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Readers Respond: How do you handle public speaking?

Responses: 60


Updated June 11, 2009

Most people are at least somewhat nervous when it comes to speaking in public. Others cannot even fathom getting up in front of an audience. How do you handle public speaking? Do you avoid it at all costs? Suffer through it and try to hide your anxiety? Or have you found a way to keep your anxiety in check? Whatever your experiences, we want to hear about them. Share Your Experiences


I struggle with this so bad. The ONLY way I get through it is praying. God says to cast all our anxieties on Him because He cares for us! I still get so nervous before I give speeches, but God always gets me through it. Just pray about it. He'll get you through it. I'm so sorry all of you are going through this. I know how it feels and I wouldn't wish it on anyone. I'll be praying for y'all, and I'd love if y'all would pray for me, too
—Guest Lucy


I have a speech to give tomorrow, the first of three in my college speech class.I loathe public speaking. I have practiced but simply cannot memorize this thing, I'm afraid I will be reading rather than talking. Sigh. Wish me luck, there is no backing out now. Hopefully the beta blockers I got from my doctor will not let me down! I have to say it is reassuring to know so many others struggle with this as much as I do. Best wishes everyone!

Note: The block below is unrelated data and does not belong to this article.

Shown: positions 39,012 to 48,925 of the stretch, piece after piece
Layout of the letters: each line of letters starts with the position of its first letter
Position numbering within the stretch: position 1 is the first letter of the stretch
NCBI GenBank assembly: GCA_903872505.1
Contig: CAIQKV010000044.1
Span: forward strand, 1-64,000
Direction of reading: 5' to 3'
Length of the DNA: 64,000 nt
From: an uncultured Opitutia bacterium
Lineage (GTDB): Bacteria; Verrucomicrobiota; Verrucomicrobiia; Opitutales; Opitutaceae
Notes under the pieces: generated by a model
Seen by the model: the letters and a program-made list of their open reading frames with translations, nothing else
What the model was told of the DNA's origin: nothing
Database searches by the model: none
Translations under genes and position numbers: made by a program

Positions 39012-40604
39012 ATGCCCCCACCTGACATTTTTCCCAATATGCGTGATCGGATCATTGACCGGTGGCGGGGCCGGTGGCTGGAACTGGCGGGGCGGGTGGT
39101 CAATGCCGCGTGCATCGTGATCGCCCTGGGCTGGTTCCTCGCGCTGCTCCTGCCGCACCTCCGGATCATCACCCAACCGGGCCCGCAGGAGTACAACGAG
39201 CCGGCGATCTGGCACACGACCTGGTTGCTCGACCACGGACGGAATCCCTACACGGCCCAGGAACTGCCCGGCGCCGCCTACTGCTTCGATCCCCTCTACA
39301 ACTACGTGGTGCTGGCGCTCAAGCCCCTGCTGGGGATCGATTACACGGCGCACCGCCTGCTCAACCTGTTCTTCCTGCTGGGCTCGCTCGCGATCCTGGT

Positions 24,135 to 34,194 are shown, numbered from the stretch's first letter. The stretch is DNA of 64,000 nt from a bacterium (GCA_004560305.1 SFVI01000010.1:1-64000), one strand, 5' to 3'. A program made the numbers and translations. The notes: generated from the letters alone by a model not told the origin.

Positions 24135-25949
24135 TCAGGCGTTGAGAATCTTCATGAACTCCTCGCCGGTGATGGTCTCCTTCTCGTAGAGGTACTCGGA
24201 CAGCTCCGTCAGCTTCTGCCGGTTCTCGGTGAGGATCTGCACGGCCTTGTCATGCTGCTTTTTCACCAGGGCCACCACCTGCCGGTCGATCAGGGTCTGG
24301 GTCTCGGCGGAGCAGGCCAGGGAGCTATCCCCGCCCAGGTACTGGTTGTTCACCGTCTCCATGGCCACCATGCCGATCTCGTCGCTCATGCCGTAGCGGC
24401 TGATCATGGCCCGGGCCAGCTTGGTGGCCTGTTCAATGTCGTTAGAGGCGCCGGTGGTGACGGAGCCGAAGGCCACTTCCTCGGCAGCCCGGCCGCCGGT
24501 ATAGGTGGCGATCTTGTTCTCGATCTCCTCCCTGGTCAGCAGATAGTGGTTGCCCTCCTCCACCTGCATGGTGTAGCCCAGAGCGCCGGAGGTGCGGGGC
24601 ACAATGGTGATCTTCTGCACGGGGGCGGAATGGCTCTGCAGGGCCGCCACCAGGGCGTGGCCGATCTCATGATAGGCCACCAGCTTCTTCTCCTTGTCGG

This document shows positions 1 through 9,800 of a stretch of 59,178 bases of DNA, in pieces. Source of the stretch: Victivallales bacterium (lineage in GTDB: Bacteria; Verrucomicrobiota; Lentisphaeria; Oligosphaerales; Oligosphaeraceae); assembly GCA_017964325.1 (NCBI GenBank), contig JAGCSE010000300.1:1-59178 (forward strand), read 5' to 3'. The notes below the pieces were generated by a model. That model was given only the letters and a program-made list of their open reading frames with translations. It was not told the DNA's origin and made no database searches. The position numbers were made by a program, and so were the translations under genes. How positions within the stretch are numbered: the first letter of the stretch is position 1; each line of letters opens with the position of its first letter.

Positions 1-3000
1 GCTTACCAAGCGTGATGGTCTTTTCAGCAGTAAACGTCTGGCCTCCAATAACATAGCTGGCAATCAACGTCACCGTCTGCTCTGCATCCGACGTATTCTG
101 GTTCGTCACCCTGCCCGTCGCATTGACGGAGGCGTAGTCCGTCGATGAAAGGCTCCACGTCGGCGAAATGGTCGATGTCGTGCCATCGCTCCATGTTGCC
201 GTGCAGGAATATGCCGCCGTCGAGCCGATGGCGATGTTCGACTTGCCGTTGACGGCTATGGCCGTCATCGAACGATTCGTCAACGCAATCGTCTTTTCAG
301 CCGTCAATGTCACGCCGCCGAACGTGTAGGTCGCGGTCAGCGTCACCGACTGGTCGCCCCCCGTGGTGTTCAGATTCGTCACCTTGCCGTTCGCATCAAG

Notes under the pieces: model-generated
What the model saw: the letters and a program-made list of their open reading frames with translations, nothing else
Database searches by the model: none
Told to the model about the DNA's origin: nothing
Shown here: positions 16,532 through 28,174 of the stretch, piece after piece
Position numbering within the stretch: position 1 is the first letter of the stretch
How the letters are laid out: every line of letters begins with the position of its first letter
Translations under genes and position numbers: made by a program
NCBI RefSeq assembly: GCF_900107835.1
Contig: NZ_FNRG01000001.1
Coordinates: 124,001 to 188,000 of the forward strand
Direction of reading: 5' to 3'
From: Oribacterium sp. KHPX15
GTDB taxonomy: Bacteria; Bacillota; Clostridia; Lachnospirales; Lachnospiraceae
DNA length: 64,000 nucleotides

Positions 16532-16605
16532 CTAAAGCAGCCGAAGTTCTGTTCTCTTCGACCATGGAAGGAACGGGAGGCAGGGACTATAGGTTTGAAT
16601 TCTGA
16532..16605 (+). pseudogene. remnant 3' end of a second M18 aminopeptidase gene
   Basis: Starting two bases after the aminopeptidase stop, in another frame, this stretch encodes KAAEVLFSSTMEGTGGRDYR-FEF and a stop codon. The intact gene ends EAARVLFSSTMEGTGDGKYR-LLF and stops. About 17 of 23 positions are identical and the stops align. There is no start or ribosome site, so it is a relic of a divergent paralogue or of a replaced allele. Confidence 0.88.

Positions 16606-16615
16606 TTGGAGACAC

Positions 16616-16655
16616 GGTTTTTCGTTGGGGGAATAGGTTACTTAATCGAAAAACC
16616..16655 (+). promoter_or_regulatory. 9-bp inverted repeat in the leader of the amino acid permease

—Guest Kate

Heightened senses

The expectation of having to talk is a trigger for me: Everything becomes heightened - My hearing is elevated (Plus me listening to myself talk), my eyes become watery and heated, as if strained from trying to get a clearer picture of something. When this happens I can feel my throat muscles contracting and that's it, my voice quality is weakened and it comes out as a whisper or strained. I also get these weird messages that tell me to 'keep my voice a secret' and 'you're going to say something stupid'. I hate this phobia. But I've realised this all lies in my expectation and excessive self-focus. So I have something to work with in reducing my problem.
—Guest Joe